Supportive Services Partners
How can we obtain assistance related to service provision at our property?
There may come a time when your service partner undergoes a transition such as merging with another agency, changing its mission, or having difficulty delivering services for another reason. At these times, you may need the assistance of a state agency to identify a new services partner. A state agency can assist you to identify one or more alternative local service partners or help to address concerns with the current service partner. Links below can connect you to the state agency contact based on the types of services provided, if your program serves people with:
- Serious mental illnesses
- Intellectual and/or developmental disabilities
- Physical disabilities
- Traumatic brain injuries
- Multiple sclerosis
Can we modify our property's target population?
You may serve any population that fits within the definition of persons with disabilities found at 24 CFR part 891.305. When HUD selected your project for funding, the sponsor’s application identified a specific population that would be served by your supportive services plan. A change in target population will require an updated supportive services plan.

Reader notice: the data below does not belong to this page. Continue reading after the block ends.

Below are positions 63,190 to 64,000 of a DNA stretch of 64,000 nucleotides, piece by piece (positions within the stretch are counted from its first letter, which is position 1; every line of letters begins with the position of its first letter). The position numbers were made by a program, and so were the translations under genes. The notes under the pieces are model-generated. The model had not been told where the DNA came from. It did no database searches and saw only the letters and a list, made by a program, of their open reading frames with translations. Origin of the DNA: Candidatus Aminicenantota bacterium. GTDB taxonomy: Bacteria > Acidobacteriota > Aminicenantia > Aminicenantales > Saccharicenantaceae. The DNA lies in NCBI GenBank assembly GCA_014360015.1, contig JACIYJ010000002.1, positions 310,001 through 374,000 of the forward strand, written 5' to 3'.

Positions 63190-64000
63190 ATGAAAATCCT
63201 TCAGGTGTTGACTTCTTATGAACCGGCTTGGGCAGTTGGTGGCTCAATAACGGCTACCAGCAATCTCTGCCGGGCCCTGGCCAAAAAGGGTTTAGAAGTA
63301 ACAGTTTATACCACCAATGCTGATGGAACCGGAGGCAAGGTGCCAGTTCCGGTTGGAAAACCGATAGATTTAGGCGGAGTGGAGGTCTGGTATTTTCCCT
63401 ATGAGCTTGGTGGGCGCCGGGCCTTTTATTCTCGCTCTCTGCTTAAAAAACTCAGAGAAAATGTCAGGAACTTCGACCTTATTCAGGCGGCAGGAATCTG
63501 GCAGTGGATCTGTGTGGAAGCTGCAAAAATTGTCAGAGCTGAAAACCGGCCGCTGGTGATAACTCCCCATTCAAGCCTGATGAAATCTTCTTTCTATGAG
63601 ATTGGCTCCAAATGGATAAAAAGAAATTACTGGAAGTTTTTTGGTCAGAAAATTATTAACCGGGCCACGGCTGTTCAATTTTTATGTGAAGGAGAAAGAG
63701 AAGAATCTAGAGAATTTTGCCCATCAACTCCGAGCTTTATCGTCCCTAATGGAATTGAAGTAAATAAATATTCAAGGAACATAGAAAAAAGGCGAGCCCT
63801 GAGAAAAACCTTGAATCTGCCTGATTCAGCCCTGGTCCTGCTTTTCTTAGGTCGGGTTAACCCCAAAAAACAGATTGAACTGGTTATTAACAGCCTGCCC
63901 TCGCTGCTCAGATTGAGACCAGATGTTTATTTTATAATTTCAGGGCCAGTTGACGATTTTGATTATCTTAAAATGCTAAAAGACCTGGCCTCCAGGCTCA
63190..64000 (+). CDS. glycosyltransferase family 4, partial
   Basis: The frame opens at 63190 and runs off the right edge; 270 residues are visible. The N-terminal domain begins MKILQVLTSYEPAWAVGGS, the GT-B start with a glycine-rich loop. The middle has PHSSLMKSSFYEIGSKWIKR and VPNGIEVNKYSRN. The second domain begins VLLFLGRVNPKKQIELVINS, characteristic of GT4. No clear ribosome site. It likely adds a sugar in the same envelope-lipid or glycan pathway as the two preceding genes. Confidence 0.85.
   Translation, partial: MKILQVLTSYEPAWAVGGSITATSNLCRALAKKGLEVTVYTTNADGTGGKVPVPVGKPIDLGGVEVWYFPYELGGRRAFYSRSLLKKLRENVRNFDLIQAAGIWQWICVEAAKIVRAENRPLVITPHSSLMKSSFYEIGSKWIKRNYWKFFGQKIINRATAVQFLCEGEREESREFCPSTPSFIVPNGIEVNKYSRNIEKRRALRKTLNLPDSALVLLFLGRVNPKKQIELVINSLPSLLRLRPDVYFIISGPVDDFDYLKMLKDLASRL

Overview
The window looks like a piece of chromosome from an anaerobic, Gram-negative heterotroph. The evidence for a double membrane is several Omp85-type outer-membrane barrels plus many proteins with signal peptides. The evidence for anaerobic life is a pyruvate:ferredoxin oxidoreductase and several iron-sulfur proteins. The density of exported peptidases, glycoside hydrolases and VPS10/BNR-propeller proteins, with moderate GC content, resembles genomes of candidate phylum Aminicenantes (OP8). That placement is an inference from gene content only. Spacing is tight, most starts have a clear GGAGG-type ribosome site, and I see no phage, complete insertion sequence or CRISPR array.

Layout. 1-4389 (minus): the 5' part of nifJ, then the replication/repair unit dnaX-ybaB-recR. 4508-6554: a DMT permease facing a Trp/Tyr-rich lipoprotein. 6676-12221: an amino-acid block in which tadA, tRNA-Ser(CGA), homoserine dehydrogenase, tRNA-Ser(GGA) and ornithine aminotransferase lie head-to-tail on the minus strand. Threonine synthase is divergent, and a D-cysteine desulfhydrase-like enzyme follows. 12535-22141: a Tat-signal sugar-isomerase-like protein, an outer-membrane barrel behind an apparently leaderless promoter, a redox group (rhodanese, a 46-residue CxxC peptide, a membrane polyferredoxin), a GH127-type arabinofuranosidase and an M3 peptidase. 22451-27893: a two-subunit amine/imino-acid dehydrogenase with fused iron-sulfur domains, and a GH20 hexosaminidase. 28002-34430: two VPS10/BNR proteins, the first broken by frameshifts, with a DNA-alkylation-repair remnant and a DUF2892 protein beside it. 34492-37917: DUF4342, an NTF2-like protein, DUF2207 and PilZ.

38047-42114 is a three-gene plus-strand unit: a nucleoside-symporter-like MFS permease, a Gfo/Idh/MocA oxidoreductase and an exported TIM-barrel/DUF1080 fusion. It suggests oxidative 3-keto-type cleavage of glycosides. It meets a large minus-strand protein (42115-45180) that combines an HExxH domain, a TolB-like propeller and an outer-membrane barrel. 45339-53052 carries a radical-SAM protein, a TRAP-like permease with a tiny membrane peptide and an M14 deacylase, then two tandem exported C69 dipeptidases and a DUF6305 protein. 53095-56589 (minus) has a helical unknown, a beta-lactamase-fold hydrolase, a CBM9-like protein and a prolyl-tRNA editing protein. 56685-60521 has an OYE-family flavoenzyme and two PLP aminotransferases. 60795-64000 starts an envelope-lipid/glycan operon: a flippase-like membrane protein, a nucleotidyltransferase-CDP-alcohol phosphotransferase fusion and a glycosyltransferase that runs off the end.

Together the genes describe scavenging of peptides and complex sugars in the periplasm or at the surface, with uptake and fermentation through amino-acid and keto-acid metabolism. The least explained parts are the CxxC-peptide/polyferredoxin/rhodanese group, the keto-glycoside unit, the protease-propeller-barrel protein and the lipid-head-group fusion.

Changing the population identified in your supportive services plan may also mean a change in service provider. You are urged to contact the appropriate state agency (see above) to discuss any change in your program.
Do we need to have a supportive services plan for our project?
Yes. In order to ensure that housing will serve the population in the most integrated setting appropriate to the needs and choices of individuals with disabilities in accordance with Section 504 and Title II of the ADA, HUD requires owners of housing for persons with disabilities to provide a supportive services plan for their projects. The plan must be submitted as part of the original funding application, updated regularly and revised (and possibly resubmitted to HUD) when there are significant program modifications such as a change in the target population or a request for 210 Transfer Authority.
How else can I find service providers in my state?
- State Medicaid agencies are often the funders of the support services for persons with disabilities, although they may provide the funds through intermediaries such as disability-specific state agencies or managed care organizations.
- The aging and disability networks are made up of local, state, and national organizations and committed advocates working to support older adults and persons with disabilities. Some organizations focus on a particular type of disability, age group, or type of service, whereas others have a more comprehensive mission.
- The National Disability Rights Network (NDRN) is the nonprofit membership organization for the federally mandated Protection and Advocacy (P&A) Systems and Client Assistance Programs (CAP). There is a P&A/CAP agency in every state and U.S. territory as well as one serving the Native American population in the four corners region. Collectively, the P&A/CAP network is the largest provider of legally based advocacy services to persons with disabilities in the U.S.